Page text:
Internet of Things
Connected Cars are Here. The Good News Is That Privacy Is Being Taken Seriously
Note from the Editor:
Joshua Harris will moderate the breakout session “From 0-60: Privacy and the New Generation of Connected Cars,” which will include insight from FordDirect General Counsel and Chief Compliance Officer Beth Hill, CIPP/US, and Scheja und Partner, Bonn (Germany) External Data Protection Officer Boris Reibach, at the IAPP Global Privacy Summit in Washington, DC, this March.
The big news out of this year’s Consumer Electronics Show was the wide range of autos offering connected technologies, so-called “connected cars.” This latest introduction to the Internet of Things is already reshaping the auto industry. AAA recently estimated that one in five new cars sold this year will collect and transmit data outside the vehicle. According to one survey, cars may make up over five percent of connected devices by 2025.
The benefit of these technologies is hard to overstate.
Connected cars can provide critical safety and security functions along with enhanced consumer convenience. GPS-based navigation devices are now increasingly two-way devices, allowing for more accurate and comprehensive map data. Vehicle diagnostics, previously limited to indicator lamps and “service-by” labels can now provide real-time feedback to drivers and even direct them to the nearest service station. And these diagnostic tools aren’t just assessing the conditions under your hood but in the next lane as well. Vehicle-to-vehicle communications enhance drivers' awareness of their surrounding environment, including the actions of other drivers. Infotainment options have also increased. In-car apps can now provide everything from nearby food suggestions to streaming music services. Connected cars may even provide environmental benefits. It has been estimated that the fuel efficiencies gained through broad implementation of connected car technologies could reduce carbon dioxide emissions by three percent.
Some of these benefits depend on the collection, analysis and use of personal data, and data privacy issues have figured prominently in the recent discussions.
The recent Government Accounting Office (GAO) report on in-car, location-based services assessed industry practices regarding connected car location data against the Fair Information Practice Principles. This report focused specifically on disclosures, consumer consent and control, data safeguards and retention policies and company accountability. The GAO’s report was generally positive, reflecting the obvious attention companies in the connected car ecosystem are paying to privacy issues. The companies understand that consumer adoption of the new technologies requires consumer trust, and consumer trust requires a demonstration of robust privacy and security controls.
As the GAO report makes clear, there still are open issues. For example, what consumer disclosures are appropriate and effective?
Similarly, the categories of information that might trigger such disclosures have yet to be uniformly agreed upon. Relatedly, the scope of consumer controls that should apply to these categories of information is variable. It also remains to be seen what types of retention and de-identification policies are optimal. Finally, the contours of organizational accountability, both internal—such as employee training and education—and external—including establishing binding third-party obligations on collected data—of course need to be further considered.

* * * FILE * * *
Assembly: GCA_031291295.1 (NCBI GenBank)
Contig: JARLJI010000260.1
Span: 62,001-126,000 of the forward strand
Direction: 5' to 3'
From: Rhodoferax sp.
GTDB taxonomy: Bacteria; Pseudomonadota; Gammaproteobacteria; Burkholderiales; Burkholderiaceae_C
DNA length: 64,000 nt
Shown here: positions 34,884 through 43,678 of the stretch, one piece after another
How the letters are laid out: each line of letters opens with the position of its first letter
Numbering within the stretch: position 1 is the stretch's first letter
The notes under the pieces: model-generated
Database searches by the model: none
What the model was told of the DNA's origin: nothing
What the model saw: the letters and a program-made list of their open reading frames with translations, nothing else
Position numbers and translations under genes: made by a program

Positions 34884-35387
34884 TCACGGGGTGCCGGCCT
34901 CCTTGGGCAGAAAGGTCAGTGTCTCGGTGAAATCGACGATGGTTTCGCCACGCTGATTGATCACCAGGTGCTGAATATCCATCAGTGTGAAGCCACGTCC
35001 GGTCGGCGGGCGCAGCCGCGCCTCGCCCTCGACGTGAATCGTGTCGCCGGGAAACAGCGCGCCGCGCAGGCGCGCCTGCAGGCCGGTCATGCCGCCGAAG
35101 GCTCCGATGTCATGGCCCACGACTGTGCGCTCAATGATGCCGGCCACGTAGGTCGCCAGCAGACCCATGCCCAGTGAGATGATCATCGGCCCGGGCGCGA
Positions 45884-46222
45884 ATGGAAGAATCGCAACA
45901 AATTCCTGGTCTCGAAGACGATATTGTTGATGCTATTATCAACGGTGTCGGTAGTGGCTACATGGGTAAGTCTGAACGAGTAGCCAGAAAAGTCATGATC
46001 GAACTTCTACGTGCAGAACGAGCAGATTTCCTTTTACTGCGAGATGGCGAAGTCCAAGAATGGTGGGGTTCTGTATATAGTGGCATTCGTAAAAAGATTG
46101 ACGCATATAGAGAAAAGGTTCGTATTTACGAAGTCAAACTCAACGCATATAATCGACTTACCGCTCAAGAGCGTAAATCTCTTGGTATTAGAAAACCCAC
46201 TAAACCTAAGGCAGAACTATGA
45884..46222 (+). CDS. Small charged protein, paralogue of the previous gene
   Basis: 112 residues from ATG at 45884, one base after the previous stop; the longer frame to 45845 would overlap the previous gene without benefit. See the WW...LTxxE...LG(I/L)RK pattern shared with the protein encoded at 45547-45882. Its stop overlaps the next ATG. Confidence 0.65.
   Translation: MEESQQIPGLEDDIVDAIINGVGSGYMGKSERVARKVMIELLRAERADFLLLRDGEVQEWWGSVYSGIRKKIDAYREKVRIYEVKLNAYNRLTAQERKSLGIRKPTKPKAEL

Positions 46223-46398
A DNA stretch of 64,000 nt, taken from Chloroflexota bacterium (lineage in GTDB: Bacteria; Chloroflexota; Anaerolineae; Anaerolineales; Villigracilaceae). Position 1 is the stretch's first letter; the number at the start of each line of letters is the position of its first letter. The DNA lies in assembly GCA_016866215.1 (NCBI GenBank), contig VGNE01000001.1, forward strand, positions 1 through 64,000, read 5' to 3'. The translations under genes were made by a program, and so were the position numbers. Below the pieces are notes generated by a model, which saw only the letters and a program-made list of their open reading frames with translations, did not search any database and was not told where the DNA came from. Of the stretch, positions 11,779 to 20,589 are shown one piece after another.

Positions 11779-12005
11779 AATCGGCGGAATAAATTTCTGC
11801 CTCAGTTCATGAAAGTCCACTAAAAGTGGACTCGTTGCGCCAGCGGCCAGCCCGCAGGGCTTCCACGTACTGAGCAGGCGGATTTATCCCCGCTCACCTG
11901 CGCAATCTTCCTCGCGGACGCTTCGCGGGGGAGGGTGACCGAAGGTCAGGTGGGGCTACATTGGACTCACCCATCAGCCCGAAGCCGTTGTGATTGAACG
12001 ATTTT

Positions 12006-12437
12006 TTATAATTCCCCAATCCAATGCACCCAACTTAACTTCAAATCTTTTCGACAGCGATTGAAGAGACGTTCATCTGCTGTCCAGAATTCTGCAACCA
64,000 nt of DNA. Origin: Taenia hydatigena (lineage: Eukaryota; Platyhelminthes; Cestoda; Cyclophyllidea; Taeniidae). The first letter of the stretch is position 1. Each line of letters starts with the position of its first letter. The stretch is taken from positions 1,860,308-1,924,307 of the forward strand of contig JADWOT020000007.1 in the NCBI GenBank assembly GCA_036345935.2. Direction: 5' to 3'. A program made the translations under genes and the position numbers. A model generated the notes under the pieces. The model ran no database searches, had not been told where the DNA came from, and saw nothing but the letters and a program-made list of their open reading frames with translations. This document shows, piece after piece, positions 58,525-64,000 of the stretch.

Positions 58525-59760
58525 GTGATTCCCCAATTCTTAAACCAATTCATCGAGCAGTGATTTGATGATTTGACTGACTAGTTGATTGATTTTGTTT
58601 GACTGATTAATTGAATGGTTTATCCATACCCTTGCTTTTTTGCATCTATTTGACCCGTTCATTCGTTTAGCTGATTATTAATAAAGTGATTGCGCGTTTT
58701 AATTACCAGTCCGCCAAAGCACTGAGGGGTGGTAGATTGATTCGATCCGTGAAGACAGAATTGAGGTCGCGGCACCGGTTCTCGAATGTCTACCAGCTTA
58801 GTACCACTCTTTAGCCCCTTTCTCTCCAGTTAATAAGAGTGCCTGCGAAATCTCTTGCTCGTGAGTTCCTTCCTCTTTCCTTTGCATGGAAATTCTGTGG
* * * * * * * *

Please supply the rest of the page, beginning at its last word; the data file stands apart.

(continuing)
As Chris Wolf recently pointed out, with most new technologies, there is no “one-size-fits-all” prescription for privacy and security, and the fact that existing technologies are being deployed in new ways does not necessarily mean there is a need for new rules. Indeed, a 2014 prescription could well become outmoded quickly with the rapidly changing environment.
Achieving consensus on these and related issues will require the involvement of a range of stakeholders across the connected cars ecosystem, including, of course, consumers as well as Original Equipment Manufacturers, telematics providers, app developers and streaming content providers, to name just a few. Lawmakers and regulators are helping to highlight the issues requiring attention. The Future of Privacy Forum, where I have just become policy director, is leading the discussion with our Connected Cars Project.
The good news is that issues of data privacy and security are being taken seriously by industry, as the GAO report shows. Consumers—and those acting in their interests—can look forward to continued progress in ensuring privacy and security for connected cars.
About the Author
Josh Harris is the Policy Director for the Future of Privacy Forum. Prior to this, Josh worked as an Associate Director at the United States Department of Commerce's International Trade Administration. In this capacity, Josh worked to develop and implement the Asia Pacific Economic Cooperation’s (APEC) Cross Border Privacy Rules (CBPR) System. In 2012, Josh received the United States Department of Commerce Gold Medal–the highest award offered by the Department–for his work in this area. In 2004, he was selected to the White House’s Presidential Management Fellowship program. Previously, Josh served as the Vice-Chair of the American Bar Association’s Privacy and Information Security Committee. Josh is a 2004 graduate of the George Washington University Law School and a 2000 graduate of the State University of New York at Geneseo.